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The Plains People
Groups in the Plains People Environment / Housing Food / Hunting / Tools Transportation / Migration Religion / Ceremonies / Art / Clothing Tribal Relations / War
From the Rocky Mountains to the woodlands of Southeastern Manitoba,
the native people of the plains spanned the Southern provinces of Alberta, Saskatchewan and Manitoba.
Family
  • While men hunted, women would do the cooking, sew the clothing, and make tools, while tending to the children.
  • The women were also in charge of constructing the tipis and hauling wood and water to the campsite.

A Sioux Family
Children
A Stoney Mother and Child
  • Tipi or hut was erected specifically for the birth process.
  • Three women assisted the mother-to-be through labour.
  • The afterbirth was wrapped in hide and buried under a young tree that would group up strong and healthy like the child.
  • In many clans, the whole village took care of the children; the women cared for all newborns, and all elders met to determine a name.
  • Children’s games, like those of the Sarcee, taught life skills.

A Moss Bag
Moss Bags
  • Children kept in a moss bag along side the mother while she worked.
  • It was made from hide or cloth and filled with dry moss and crumbled wood that absorbed a baby’s discharge, and was changed after being dirtied.
  • Cradle Boards
    • A Cradle Board was a U-shaped piece of board that a child in a moss bag was lashed to, and placed on the mother's back, allowing her to continue with work.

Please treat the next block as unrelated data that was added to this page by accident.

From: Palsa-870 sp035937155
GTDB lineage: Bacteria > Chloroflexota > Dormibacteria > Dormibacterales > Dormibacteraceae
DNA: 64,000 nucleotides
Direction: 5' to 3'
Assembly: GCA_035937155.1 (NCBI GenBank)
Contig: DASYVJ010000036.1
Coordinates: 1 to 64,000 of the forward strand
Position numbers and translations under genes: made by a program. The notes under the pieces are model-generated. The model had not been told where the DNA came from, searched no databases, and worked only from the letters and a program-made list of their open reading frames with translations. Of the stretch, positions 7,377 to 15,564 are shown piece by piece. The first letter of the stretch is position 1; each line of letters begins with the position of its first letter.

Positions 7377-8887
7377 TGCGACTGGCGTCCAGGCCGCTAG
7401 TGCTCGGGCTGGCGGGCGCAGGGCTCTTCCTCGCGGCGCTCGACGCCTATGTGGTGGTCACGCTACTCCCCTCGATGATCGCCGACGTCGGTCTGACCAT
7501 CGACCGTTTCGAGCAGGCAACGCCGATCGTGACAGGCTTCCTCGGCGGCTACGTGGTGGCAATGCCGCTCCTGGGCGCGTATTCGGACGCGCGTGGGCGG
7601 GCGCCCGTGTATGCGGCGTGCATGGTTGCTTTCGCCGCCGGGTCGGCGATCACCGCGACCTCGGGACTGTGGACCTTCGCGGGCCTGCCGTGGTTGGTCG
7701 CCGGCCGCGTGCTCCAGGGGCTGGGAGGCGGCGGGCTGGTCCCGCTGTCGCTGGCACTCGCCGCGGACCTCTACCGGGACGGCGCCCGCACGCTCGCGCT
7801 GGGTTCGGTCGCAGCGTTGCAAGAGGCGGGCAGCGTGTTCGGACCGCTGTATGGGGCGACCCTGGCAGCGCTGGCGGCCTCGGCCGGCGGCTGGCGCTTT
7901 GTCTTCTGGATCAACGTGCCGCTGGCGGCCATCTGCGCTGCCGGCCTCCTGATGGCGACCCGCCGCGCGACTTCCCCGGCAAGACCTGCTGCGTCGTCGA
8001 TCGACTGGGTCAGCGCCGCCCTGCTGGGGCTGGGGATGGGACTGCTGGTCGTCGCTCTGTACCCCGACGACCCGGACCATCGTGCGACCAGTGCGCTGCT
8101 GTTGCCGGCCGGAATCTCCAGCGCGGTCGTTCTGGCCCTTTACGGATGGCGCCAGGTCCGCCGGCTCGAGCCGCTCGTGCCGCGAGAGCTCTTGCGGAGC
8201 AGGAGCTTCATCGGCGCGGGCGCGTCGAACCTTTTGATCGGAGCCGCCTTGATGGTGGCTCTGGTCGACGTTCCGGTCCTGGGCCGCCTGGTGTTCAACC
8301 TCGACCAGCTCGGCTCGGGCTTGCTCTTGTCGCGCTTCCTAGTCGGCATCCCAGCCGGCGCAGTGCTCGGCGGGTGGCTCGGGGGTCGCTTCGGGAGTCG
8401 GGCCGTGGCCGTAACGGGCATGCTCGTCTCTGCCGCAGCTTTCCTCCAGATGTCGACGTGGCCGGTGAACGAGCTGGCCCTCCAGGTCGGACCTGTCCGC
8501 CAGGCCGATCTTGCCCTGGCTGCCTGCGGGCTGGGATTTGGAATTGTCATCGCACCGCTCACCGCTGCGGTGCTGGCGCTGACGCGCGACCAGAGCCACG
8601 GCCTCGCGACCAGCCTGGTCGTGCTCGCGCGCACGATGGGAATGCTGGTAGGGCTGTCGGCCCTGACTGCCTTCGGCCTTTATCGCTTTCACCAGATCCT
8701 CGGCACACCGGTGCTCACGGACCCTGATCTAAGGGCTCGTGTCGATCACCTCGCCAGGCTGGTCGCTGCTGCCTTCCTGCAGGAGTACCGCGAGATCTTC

Social Structure / Leadership
  • Within each nomadic group, there would be a band chief who was supported if the band could catch enough game for food, and were protected from enemies.
  • Chiefs would advise, then a council of elders would come to a decision - in the Blood tribe the council of Clan Elders was called Inaki.
  • Generally the leader was wise and patient or showed other qualities of leadership, or had a good deal of wealth.
  • Public shame was the form of punishment or discipline.
  • When food was scarce, bands would split into even smaller groups and go separate ways.
  • The Stoneys had their own systems of government, where each leader had certain powers like the keeper of the whip, or the keeper of the knife, or keeper of the staff.
  • The leaders were often prophets, Elders, valiant warriors, or wealthy persons and they each performed specific duties.

Peigan Cheif Bull Plume
Groups in the Plains People Environment / Housing Food / Hunting / Tools Transportation / Migration Religion / Ceremonies / Art / Clothing Tribal Relations / War
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